Node.js

Example configuration

containers:
  build-env:
    image: node:13.8.0
    volumes:
      - local: .
        container: /code
        options: cached
      - type: cache
        name: node_modules
        container: /code/node_modules
    working_directory: /code
    enable_init_process: true

Caching dependencies

tl;dr

Mount a cache into your container for the node_modules directory, otherwise you'll experience poor performance on macOS and Windows.

Both NPM and Yarn download and store dependencies in the node_modules directory in your application's directory. However, when running on macOS and Windows, Docker exhibits poor I/O performance for directories mounted from the macOS or Windows host, as discussed in the section on caches.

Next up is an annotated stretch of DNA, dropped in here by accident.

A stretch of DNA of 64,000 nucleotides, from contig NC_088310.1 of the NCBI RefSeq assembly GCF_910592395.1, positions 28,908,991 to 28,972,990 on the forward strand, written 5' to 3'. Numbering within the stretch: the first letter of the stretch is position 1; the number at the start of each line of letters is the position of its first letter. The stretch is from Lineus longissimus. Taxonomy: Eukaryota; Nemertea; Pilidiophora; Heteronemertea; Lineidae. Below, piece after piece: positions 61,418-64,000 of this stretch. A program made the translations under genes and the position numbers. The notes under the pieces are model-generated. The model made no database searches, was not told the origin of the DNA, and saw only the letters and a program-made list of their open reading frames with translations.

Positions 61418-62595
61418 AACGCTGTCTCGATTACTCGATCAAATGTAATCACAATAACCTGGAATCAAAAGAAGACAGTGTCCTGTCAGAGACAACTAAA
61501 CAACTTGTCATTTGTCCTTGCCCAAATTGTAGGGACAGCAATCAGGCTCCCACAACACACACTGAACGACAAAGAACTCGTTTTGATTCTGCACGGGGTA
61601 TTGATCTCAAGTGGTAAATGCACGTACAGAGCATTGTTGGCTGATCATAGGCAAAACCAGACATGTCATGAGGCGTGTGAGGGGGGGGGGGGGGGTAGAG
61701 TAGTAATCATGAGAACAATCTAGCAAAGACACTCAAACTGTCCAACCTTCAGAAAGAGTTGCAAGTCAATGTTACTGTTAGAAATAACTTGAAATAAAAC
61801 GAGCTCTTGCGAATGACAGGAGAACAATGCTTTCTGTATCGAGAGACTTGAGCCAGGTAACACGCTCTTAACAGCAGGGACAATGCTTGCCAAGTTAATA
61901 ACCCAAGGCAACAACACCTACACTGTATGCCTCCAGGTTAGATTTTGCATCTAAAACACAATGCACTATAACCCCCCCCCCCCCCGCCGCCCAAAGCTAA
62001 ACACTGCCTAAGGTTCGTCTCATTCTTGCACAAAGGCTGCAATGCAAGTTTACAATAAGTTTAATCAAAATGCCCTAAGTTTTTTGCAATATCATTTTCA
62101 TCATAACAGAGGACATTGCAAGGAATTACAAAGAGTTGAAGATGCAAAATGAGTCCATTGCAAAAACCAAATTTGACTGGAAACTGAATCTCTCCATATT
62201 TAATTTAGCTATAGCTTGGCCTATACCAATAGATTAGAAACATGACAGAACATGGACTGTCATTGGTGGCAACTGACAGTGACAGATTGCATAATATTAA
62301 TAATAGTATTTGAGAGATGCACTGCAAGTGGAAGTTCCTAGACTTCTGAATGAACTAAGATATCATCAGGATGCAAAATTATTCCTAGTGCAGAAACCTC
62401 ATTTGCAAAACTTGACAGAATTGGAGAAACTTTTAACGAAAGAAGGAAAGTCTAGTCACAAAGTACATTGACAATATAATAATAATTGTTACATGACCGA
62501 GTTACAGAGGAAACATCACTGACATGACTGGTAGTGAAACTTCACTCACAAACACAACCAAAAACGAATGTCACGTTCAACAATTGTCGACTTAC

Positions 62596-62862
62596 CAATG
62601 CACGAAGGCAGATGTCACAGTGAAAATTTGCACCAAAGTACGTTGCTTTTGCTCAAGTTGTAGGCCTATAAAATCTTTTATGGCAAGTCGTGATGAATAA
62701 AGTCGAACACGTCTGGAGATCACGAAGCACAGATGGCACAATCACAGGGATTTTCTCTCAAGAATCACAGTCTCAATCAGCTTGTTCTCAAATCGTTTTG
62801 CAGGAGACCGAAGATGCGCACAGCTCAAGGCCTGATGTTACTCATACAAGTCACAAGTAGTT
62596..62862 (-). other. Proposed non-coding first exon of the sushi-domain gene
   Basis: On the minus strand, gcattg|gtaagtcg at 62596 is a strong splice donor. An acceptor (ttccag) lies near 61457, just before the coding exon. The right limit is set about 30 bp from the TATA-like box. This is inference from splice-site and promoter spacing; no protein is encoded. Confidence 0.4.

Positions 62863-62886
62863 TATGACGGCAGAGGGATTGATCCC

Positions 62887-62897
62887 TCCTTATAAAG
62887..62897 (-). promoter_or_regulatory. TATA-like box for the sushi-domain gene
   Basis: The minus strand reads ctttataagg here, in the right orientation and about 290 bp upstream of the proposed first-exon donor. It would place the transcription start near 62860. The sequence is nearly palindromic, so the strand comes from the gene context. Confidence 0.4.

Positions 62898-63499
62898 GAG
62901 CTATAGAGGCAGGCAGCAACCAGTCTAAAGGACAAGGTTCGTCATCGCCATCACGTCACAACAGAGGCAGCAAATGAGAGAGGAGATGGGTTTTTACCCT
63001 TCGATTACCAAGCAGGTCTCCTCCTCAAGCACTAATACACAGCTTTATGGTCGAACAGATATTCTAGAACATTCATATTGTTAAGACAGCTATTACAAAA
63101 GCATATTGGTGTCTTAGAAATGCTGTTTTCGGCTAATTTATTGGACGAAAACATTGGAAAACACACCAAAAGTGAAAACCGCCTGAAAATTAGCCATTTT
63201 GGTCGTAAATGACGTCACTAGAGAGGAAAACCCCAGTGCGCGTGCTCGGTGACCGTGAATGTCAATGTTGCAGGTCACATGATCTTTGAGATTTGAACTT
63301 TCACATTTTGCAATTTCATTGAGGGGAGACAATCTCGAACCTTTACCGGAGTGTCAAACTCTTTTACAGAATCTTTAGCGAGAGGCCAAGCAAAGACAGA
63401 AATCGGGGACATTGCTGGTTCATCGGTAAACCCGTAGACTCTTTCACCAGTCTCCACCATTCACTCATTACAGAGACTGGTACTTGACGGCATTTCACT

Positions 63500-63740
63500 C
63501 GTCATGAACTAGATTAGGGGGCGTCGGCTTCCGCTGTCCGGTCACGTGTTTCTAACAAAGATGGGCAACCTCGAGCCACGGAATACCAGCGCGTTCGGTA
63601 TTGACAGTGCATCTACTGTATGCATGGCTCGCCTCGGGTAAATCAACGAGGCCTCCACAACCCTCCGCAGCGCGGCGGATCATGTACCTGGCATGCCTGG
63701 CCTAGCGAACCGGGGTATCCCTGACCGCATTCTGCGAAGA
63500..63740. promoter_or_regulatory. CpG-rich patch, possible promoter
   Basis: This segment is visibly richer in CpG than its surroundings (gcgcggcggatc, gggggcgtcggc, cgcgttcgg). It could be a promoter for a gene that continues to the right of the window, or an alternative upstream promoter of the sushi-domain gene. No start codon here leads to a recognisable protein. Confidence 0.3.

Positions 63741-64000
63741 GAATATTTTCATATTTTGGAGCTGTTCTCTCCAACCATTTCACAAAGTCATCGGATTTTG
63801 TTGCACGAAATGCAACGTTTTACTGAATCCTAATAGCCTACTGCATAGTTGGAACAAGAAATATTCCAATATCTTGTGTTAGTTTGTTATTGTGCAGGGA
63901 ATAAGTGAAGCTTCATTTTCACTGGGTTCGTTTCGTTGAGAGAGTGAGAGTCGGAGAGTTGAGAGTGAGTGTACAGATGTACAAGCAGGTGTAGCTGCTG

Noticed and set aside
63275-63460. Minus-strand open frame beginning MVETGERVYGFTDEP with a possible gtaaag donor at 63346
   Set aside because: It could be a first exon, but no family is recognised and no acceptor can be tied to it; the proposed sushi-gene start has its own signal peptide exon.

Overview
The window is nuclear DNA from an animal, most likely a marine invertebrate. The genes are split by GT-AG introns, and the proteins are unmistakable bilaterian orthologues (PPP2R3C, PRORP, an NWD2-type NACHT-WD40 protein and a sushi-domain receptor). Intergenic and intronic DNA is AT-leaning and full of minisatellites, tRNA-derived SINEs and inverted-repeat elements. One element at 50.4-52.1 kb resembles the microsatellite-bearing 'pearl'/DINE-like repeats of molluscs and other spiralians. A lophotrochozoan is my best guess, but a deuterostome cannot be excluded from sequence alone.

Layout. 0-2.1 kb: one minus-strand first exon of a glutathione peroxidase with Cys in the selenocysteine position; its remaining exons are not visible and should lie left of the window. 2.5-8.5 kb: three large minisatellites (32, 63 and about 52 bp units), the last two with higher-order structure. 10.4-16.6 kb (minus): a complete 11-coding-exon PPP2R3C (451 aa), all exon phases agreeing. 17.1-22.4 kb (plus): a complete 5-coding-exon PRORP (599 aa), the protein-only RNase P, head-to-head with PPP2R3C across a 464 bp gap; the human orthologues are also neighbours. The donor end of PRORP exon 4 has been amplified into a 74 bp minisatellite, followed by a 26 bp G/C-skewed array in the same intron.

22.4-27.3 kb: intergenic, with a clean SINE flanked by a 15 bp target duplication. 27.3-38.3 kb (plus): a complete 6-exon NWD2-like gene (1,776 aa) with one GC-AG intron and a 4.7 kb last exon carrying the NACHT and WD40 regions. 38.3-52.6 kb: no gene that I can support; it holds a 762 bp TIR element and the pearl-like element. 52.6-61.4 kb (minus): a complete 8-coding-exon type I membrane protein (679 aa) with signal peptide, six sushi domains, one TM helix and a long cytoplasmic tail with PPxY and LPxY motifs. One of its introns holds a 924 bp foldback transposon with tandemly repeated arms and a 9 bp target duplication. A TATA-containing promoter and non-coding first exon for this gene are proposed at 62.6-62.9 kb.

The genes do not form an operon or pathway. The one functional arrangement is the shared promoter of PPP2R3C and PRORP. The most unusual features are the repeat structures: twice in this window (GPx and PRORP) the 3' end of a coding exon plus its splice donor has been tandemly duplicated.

The solution to this is to mount a cache that persists between builds into your container for node_modules.

Issues with signals not being handled correctly

tl;dr

If signals such as SIGINT (which is what happens when you press Ctrl+C) aren't being handled correctly by your Node.js-based application, enable enable_init_process for that container

Node.js does not behave correctly when it is running as PID 1, which is what happens when running Node.js inside a container. The most noticeable issue this causes is that applications do not respond correctly to signals such as SIGINT (which is generated when you press Ctrl+C).

The solution is to run another process (an 'init process') as PID 1, which then runs your application and handles and forwards signals to it.

Docker has a slimmed-down init process built in that is designed for just this scenario. You can enable it for a container in batect by setting enable_init_process to true.

This article has a more detailed explanation of what is happening and why an init process solves this problem.